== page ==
one theme i’m hearing on this tape and the one previous for power moves label proper, multiplying dead ends, is the use of children’s voices/cries? are you recording yr son and daughter?
Yes, my kids sing and vocalize on the tracks; just little snippets. It felt good to tie the music back to the specific time and place when it was created, plus my kids loved yelling into the microphone and then hearing the playback.
down the line, what kind of family band to you envision for the waldrons?
What’s the best example of a family-based band to aspire to? Maybe something like ESG?
what were some of the input sources that came along with the output recording and working on this record? what were you listening to/watching/reading/thinking about?
I’ve been taking out a lot of books from the library on 20th century artists. It’s interesting how my perception of artists has changed over the years – I think I appreciate everything more than I ever have but my taste is a bit different than when I was 20. I notice different things. For music, while I was making this album I was listening to some old and new electronic music. I was trying to tie this album into some of the ideas, approaches and sounds used in electronic music from the 50s and 60s and 70s.
I also can’t avoid a steady diet of West African music. I found out recently that the Syliphone Archive at the British Library is now available for streaming. There’s almost 8000 songs recorded in Guinea between the 50s and 90s; so much great music and with 8000 songs it feels almost endless.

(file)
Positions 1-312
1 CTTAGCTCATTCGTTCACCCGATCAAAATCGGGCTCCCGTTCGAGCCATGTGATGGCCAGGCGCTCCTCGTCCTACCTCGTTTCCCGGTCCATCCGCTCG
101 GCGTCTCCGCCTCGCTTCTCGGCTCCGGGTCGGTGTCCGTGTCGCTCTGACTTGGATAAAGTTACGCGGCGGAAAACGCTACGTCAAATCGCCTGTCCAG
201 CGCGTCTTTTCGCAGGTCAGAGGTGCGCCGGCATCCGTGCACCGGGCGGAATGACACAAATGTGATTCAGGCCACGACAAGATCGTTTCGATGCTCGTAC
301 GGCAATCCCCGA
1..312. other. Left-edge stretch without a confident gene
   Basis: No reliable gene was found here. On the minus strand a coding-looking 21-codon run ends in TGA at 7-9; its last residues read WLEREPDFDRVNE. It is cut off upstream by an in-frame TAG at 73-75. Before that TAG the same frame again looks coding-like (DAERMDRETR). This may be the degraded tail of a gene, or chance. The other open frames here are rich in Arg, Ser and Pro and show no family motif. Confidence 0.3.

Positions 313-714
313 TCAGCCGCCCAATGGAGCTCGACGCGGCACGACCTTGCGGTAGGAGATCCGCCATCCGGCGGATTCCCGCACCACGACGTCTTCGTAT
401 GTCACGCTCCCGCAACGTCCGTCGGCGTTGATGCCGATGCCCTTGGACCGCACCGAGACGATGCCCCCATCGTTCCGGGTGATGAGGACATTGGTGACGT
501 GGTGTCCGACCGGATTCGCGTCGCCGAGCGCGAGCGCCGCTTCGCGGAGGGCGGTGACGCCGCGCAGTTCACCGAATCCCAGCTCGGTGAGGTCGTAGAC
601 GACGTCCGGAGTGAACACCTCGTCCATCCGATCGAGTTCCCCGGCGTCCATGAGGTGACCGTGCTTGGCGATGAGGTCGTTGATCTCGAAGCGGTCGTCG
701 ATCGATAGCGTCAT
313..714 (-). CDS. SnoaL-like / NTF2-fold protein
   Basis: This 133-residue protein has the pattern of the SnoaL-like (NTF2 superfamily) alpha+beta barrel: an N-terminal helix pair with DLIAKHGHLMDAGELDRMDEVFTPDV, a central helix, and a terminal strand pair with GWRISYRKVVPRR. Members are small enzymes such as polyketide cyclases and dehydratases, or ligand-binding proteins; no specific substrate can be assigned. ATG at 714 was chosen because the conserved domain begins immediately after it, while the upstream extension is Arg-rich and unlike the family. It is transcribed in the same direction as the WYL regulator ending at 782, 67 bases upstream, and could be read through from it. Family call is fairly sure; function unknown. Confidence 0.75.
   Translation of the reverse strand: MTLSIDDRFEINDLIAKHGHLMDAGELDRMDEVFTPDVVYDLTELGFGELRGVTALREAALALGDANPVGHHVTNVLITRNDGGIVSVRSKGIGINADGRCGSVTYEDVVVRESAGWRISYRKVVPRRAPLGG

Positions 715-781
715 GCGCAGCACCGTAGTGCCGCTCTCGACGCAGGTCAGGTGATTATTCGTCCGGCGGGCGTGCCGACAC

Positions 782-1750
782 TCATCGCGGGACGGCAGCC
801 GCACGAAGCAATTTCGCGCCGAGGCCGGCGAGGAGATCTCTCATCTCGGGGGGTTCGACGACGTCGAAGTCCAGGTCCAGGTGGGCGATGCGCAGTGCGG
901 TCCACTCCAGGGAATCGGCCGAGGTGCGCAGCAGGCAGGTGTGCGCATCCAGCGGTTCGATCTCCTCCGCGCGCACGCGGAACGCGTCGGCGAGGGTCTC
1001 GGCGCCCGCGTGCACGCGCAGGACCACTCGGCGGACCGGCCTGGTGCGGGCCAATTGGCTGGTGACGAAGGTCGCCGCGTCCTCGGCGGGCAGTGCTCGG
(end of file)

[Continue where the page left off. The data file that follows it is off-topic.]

yr art walks similar paths to yr music, do you view them as in parallel? does one reflect back on the other? are there ideas or themes that correlate?
I think with both drawing and music I want things to be a bit perplexing.
if you could have an ideal live gig or recording situation, what would be some of the tools that you would want for that? what are some of the dream instruments to play on? what are some of the historical computer or synthesizers or machines that you’d want a go at?
It might be interesting be able to play midi guitars where you can load your own samples and choose different non-tempered tunings. For historical stuff, Buchla Synths and mellotrons would be fun to have a look at.
and finally, back to this tape, do you let chance and randomness get involved in the work? and how much do you try to plan out or manage as yr recording and layering? meaning, do you have specific types of sounds or moves in mind when yr collaging and adding melody? and do you have specific outcomes or patterns that yr thinking about ahead of time or as yr going? how much improvisation plays a part?
There was a lot of initial work to set up a library of sounds for the whole album. Once that was ready to go, I just start putting things together to see what works. Once there are a few things working together, I’ll have ideas for additions and then slowly expand the time from a 10-20 second loop to something longer. Then I’ll change the different sections of things to try and find a balance between repetition and variation. These pieces don’t change that much from beginning to end except that the different sounds and motifs are playing in different combinations. For all the randomness, I was hoping I could stumble across some melody in a patchwork kind of way.
From the both of us, we sincerely hope you give it a listen and we hope you dig it.
Talk soon, more to come,